Wednesday, June 25, 2008

Acting to Improve Our Environment

Last week I wrote about two appeals to Niagara’s municipalities to help the environment. Adam Shoalts offered a challenge as he accepted the Region’s 2008 Environmental Volunteer Award and Dr. Homer-Dixon gave a challenge during the Smarter Niagara Summit in May.

Well, this week, I want to let you know about how your Town Council has taken some concrete action to help the environment.

First, your Council encourages water conservation by promoting rain barrels and low-flush toilets.

In March, Council approved a rain barrel program with a goal to distribute 200 315L and 50 500L rain barrels to Pelham residents at a rate subsidized by both the Town and the Region. The response was amazing since not only did we sell-out, but there are 150 people on the waiting list! (Staff recently suggested that if the waiting list reaches 200 units, they will recommend that we subsidize another allotment this year.)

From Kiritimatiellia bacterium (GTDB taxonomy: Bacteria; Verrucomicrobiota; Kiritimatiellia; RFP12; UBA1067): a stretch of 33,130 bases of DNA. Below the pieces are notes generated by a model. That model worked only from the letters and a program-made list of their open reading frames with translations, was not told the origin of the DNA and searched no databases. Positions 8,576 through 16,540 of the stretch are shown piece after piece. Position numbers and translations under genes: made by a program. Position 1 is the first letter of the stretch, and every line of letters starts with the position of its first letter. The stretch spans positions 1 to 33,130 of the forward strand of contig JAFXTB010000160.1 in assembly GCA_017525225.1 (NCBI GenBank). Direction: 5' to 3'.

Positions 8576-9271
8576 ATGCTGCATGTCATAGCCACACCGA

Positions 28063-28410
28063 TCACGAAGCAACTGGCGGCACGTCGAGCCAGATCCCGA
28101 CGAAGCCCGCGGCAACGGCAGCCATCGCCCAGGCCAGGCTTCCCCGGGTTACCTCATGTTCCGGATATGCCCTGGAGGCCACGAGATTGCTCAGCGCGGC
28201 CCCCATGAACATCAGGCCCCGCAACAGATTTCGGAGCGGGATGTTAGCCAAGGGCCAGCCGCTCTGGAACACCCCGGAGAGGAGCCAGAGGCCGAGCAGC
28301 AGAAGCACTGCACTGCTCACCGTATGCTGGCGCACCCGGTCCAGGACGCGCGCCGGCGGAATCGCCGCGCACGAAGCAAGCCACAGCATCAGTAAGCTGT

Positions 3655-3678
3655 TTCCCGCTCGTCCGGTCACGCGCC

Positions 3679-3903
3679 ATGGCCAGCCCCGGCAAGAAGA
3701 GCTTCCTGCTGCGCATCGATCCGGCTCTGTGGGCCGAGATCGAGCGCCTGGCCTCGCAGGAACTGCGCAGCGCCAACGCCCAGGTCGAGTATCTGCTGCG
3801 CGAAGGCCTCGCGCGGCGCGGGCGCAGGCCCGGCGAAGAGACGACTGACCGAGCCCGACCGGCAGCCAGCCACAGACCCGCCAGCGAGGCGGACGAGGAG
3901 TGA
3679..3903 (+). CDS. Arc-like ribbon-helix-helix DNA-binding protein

Council also approved a Toilet Replacement Program by offering a $25 incentive to the first 100 households to submit receipts for purchasing a toilet that uses 6 litres per flush or less. Since most toilets use 13 LPF, and some even use 25 LPF, your water savings can be substantial.

Second, your Council encourages electrical conservation through initiatives like “Earth Hour” and through a retrofit of Town Hall.

“Earth Hour” called on individuals around the world to turn off their lights for one hour on March 29. The campaign intended to show that “individual action on a mass scale can help change our planet for the better.”

In addition, the Town recently replaced all old fluorescent light ballasts and bulbs at Town Hall with energy efficient ballasts and “T-8” fluorescent bulbs. Along with energy efficiency and cost savings, staff now enjoys the additional benefits of better lighting.